What attracted you to become a therapist?
Annoying as this may be to read, I always knew on some level that I wanted to be in this field. I remember jumping at the chance to be a ‘Peer Supporter’ in school aged 17. And being that bit too eager for the Samaritans training we received. I also knew I couldn’t be a 22 year old therapist, so I studied Economics at University (Warwick) first of all.
Where did you train?
The Metanoia Institute, London.
Can you tell us about the type of therapy you practise?
I’m a person-centred therapist. In 2007 when I started my training, I chose this approach because of how incredibly respectful and gentle a way of being with those who are vulnerable, it seemed. That is, seeing the client as expert of themselves, and the therapist as a facilitator - or expert of a process - rather than expert of the client. I also find it respectful to follow the client’s pace rather than ask about the past, for example. Honouring a client’s own pace and direction in therapy is fits with my values. That is not to say that if asked for direction I won’t respond; I’d respect that need too. I just won’t do be offering direction/advice/opinion unless explicitly asked. I regularly witness that this way of being naturally elicits the exploration of roots of difficulties.
What sort of people do you usually see?
Another interest of mine is the experiences of minority groups – training that I’ve offered has typically centred on identity and cultures – not least from having practised from The Netherlands from 2014-16. As such, I work with many clients from minority groups.
What do you like about being a therapist?
Feeling really alive in so many of my conversations with clients. I love being able to exercise all parts of me – my heart, mind, body – and maybe even more - in my work. Feeling totally privileged that my clients confide in me.
What is less pleasant?
Being a therapist often feels like much more than a job to me – and I love that. However, I have to keep an eye on the fact that, apart from sexually, there’s not much of me that isn’t theoretically available to my clients. It’s intense work! I don’t see more than a certain number of clients per week to keep a handle on that; and so that I may offer the best version of myself to each client.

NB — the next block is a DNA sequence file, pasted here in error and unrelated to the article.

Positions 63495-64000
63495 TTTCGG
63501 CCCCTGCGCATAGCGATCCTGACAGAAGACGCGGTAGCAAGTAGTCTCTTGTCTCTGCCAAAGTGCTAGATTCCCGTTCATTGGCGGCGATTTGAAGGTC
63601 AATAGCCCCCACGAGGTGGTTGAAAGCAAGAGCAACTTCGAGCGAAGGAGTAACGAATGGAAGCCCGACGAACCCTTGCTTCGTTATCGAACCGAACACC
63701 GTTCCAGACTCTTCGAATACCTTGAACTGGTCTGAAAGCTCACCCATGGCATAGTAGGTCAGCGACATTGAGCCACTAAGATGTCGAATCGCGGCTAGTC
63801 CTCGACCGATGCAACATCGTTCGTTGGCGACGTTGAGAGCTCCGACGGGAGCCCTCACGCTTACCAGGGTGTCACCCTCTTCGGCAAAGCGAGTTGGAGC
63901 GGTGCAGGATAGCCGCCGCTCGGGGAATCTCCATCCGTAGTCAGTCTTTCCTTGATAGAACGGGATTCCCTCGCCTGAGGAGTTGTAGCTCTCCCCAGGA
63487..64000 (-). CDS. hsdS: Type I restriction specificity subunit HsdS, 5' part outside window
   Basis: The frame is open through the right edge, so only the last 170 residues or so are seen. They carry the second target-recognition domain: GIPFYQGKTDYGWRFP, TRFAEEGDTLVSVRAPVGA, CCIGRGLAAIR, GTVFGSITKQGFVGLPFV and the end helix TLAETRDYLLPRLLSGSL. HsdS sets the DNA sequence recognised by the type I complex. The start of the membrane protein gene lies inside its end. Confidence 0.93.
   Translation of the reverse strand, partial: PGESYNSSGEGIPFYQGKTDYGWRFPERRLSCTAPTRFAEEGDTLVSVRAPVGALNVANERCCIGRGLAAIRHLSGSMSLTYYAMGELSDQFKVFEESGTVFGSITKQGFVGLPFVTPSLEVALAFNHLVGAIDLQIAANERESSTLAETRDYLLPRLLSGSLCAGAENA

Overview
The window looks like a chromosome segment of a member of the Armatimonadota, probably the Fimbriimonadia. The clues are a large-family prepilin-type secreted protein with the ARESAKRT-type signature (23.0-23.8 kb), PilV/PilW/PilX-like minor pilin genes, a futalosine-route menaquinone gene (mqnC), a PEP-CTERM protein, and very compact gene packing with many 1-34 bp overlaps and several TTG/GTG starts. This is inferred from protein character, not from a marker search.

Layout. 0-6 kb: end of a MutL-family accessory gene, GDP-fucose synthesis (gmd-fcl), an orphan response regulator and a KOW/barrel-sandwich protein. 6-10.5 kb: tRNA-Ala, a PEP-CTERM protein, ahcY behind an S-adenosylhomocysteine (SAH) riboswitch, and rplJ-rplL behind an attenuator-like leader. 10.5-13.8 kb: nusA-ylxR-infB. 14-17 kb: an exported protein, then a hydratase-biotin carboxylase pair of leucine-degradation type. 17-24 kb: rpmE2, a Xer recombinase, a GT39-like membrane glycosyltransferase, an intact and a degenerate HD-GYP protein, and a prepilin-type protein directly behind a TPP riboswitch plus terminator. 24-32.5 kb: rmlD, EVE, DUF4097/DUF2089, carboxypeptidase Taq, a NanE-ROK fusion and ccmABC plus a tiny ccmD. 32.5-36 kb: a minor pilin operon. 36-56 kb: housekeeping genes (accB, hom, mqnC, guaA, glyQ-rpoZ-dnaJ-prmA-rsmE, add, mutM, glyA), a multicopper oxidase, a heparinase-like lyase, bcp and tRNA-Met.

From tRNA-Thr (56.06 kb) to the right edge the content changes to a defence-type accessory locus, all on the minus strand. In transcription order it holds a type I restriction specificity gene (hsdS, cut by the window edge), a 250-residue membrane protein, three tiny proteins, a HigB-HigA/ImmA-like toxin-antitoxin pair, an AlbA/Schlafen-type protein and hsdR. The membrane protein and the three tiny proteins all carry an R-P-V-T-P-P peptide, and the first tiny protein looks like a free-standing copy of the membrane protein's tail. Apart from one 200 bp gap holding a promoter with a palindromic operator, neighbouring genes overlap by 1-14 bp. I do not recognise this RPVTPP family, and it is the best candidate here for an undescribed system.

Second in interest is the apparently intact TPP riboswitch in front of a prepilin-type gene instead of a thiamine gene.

How long you’ve been with welldoing.org and what you think of us?
I joined welldoing.org three months ago; so far, I’ve found the service attentive and personal. Given that this is my aim with clients too, it’s reassuring to work with platforms that seem to understand the field, and perhaps even have similar values.
Do you ever suggest books or apps to clients?
Yes, and more so in recent years. My wonderful supervisor has cultivated my ever-increasing attention to the client-therapist relationship, versus theory. For example, where is my respect for someone who is asking for materials/tools if I don’t respond directly? A direct response of course does not preclude attending to the related process (i.e. any deeper motivations for such a request), either.
What you do for your own mental health?
Protect time for things I want to do, and for people I want to see. Exercise. Eat well and have fun; the weekend is usually my ticket for the latter. Switch off my phone sometimes. Spend time with little people.
You are a therapist in East London and online. What can you share with us about seeing clients in those areas?
Having worked for the majority of the past decade in London, I’m lucky to have spent time with a diverse range of people – clients – that otherwise I might not have encountered. I hear about worlds that are not my own, and, I’ll say it again, I feel privileged about that.
Working online (I’m a member of the Association for Counselling and Therapy Online) I enjoy in several ways. There is the inherent diversity from working with international clients or settings. I also appreciate that the medium renders it possible to work to a natural end, rather than as dictated by life circumstances such as moving home. Working online additionally supports my self-care: I can more easily scamper about the country doing what I want. The real clincher though is whether a client is comfortable working in this way; my experience is that people know – somewhat instinctively - whether or not they want to work online. And for those that do, I’ve seen profound reward.
What’s your consultation room like?
I love my room; I hope my clients do too. Here it is:
What do you wish people knew about therapy?
That it doesn’t have to be that scary. If you find a therapist that suits you, the pace – indeed the floor – will be yours for as much as you want.
What did you learn about yourself in therapy?
Hard question. To let go of more.